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How to Freeze Peaches


Nothing says summer like taking a bite into a fresh, juicy peach. Capture that flavour of summer and learn to freeze peaches so they last until next peach season. It’s way easier than you think, and you don’t have to peel off the skin if you don’t want to. Here’s how I do it, and my answers to questions that you might have.

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Where do you get Large Quantities of Peaches?

Unfortunately, peaches are one of the few fruits that we can’t grow in Saskatchewan. I love getting fresh peaches from the fruit truck in a big box. Ask how ripe the peaches are and plan accordingly with when you have time to deal with them. The nice thing about freezing peaches, is that it takes far less time than canning!

Do You Have to Peel Peaches Before Freezing them?

It’s up to you. I personally find that if I rub the peach with a towel after I’ve washed it that I can get most of the fuzzy bits off. I have a new baby and not a lot of nap time in which to do things, so I prefer to do it this way and skip the blanching step.

If you can’t stand the texture, then boil the peaches for 2 minutes, and immediately transfer into an ice water bath. The skins should peel right off.

How Do You Keep Peaches From Turning Brown?

Once you’ve cut the peaches, mix them with lemon juice and a bit of sugar. It doesn’t really matter what amounts, but for context, if I cut 12 peaches, I would use the juice of a whole lemon and 1 cup of white sugar to preserve the colour.

Related: Cinnamon Peach Jam

How Long Do Frozen Peaches Last?

Frozen peaches should be used within the year, and ideally within six months for optimum freshness. As long as they are not freezer burnt and smell and taste fine, you can use them. And as they say, “when in doubt, throw it out!”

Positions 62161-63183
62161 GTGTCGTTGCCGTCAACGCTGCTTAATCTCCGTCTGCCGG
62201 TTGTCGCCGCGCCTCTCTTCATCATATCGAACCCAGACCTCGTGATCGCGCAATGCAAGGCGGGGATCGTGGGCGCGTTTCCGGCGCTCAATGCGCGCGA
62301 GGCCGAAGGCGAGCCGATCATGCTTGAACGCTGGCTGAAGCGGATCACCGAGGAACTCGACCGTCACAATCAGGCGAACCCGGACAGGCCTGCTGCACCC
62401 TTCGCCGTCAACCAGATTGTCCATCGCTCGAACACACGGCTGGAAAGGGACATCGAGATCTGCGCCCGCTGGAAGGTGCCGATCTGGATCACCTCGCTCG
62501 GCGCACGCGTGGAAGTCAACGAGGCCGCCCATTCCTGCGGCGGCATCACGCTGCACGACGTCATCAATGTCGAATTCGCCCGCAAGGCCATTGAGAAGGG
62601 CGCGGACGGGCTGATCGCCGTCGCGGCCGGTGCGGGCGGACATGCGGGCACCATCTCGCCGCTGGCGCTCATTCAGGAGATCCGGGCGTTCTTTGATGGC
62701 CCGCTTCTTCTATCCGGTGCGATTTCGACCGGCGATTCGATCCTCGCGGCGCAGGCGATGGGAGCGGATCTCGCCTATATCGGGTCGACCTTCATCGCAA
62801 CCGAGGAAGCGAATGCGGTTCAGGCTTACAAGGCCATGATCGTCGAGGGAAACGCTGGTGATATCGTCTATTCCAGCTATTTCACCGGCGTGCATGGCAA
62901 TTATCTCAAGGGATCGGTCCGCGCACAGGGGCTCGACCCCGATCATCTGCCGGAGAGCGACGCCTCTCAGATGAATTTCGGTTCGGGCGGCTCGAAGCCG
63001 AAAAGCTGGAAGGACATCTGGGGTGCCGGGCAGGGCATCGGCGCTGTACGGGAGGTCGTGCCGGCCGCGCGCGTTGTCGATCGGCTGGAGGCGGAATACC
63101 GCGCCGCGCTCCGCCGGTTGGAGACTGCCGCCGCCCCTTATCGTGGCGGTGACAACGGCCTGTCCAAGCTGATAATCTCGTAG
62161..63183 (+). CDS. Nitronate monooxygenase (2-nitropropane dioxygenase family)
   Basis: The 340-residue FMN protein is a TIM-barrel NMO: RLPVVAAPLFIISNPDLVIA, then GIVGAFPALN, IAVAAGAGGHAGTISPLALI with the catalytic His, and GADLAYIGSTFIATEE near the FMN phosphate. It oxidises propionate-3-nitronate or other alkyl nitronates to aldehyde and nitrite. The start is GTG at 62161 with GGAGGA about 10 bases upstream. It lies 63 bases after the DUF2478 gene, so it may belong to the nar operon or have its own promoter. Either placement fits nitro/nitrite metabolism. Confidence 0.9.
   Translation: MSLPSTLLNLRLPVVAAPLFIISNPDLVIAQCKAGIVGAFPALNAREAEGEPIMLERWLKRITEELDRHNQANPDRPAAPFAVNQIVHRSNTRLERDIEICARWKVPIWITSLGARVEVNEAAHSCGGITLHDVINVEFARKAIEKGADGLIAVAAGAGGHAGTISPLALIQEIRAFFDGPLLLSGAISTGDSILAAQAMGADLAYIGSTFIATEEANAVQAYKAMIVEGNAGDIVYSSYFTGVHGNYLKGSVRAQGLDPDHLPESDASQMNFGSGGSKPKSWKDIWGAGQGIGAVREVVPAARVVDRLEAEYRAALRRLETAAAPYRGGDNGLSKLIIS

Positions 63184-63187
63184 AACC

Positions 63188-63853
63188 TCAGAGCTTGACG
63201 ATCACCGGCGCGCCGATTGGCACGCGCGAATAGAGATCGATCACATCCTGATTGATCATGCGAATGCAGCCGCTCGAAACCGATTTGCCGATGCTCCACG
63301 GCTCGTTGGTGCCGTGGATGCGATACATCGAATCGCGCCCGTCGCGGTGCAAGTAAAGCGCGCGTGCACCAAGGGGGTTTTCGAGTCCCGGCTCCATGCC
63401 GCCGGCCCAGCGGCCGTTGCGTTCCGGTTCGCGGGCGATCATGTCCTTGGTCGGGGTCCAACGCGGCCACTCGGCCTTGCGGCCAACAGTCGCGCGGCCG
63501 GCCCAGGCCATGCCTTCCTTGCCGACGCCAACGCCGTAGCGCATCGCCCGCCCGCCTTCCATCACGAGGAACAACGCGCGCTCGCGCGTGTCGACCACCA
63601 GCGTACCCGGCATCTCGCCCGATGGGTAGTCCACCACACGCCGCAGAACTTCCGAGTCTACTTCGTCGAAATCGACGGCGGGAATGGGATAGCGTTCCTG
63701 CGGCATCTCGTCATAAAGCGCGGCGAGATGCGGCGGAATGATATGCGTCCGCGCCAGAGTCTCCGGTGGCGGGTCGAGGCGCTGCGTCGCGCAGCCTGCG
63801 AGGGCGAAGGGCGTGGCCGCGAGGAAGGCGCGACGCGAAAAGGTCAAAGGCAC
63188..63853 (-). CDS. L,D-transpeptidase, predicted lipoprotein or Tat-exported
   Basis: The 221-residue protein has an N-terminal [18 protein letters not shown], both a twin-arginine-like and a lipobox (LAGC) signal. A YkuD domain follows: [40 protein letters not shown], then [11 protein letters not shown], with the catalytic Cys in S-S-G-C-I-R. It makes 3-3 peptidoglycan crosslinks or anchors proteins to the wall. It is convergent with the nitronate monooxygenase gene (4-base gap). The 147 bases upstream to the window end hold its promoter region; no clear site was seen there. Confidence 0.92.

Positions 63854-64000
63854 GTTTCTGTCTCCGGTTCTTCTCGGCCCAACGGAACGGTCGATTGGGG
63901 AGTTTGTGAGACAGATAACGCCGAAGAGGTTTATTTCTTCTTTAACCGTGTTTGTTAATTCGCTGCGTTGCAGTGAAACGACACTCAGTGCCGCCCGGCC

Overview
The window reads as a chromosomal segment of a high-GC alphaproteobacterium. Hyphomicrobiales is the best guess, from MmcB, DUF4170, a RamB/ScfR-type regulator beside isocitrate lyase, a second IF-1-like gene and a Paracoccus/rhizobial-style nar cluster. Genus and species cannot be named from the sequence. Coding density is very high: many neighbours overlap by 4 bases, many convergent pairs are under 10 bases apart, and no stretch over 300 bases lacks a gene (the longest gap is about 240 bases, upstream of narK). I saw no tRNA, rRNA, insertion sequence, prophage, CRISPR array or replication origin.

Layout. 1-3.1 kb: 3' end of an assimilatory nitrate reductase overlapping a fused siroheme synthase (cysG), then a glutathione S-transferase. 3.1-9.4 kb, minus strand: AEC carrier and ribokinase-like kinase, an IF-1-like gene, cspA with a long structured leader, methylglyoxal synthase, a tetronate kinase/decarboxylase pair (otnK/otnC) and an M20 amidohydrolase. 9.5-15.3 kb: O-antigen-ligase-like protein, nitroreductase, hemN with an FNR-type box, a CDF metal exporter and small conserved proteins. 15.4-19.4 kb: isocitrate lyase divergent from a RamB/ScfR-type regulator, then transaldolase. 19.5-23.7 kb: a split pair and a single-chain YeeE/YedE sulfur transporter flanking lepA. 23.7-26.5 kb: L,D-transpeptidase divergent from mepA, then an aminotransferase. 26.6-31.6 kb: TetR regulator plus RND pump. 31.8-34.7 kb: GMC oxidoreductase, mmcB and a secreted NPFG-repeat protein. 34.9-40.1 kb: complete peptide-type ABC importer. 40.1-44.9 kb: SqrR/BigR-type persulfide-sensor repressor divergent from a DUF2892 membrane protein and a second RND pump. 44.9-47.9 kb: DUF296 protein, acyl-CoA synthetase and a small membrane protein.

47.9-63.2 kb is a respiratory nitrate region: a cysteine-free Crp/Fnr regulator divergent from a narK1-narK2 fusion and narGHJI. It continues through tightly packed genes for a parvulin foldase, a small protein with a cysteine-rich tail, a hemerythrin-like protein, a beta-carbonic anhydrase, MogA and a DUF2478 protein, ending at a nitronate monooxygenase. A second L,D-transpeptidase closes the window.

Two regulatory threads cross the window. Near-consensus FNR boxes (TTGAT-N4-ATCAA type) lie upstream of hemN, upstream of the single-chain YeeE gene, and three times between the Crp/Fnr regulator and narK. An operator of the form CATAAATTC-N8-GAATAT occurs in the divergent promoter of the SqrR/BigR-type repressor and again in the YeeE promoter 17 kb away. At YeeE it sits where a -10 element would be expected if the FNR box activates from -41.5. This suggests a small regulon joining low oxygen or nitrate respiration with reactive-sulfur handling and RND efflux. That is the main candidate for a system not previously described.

Frozen peaches will keep better the more air you remove from the package. Make sure to use bags designed for freezer use, as this will help keep the frozen peaches fresher for longer.

How Do You Thaw Frozen Peaches?

Once you’re ready to use the peaches, place the bag in a bowl and let thaw in the fridge. You can start the process on the counter, but move the peaches to the fridge once they are half-way or more done. If you’re in a hurry, you can also thaw them out in the microwave.

Related: The Beginners Guide to Home Canning

Step by Step Guide to Freezing Fresh Peaches

  1. Wash fresh peaches and remove skins if desired.
  2. Cut into small pieces and remove pits.
  3. If using the peaches for smoothies, line a baking sheet with parchment paper and lay peaches in a flat layer. Put in the freezer for 6 hours or overnight. Remove and put into freezer safe bags.
  4. If using the peaches for pie or baking, put peach pieces into a large bowl. Mix with lemon juice and white sugar. Suggested quantity: Juice of 1 lemon and 1 cup sugar to every 12 peaches.
  5. Transfer to freezer bags in 2, 4, or 6 cup quantities, depending on how you plan to use the peaches later.
  6. Flatten the bag with the peaches and carefully remove as much air as possible.
  7. Lay the bag(s) flat in the freezer. Flattened bags are easier to store and free up freezer space.
  8. Enjoy all year long!
Kristen Raney

Kristen Raney

Kristen is a former farm kid turned urban gardener who owns the popular gardening website, Shifting Roots.  She is obsessed with growing flowers and pushing the limits of what can be grown in her zone 3b garden.  She also loves to grow tomatoes, but oddly enough, dislikes eating them raw.

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Hi, I'm Kristen and I help new gardeners learn to grow their own vegetables and beautify their yards. I also share recipes that use all that delicious garden produce. Grab a coffee (and your gardening gloves) and join me for gardening tips, simple recipes, and the occasional DIY, all from the lovely city of Saskatoon, Saskatchewan.

P.S. First time gardener? You'll want to download the quick start gardening guide below!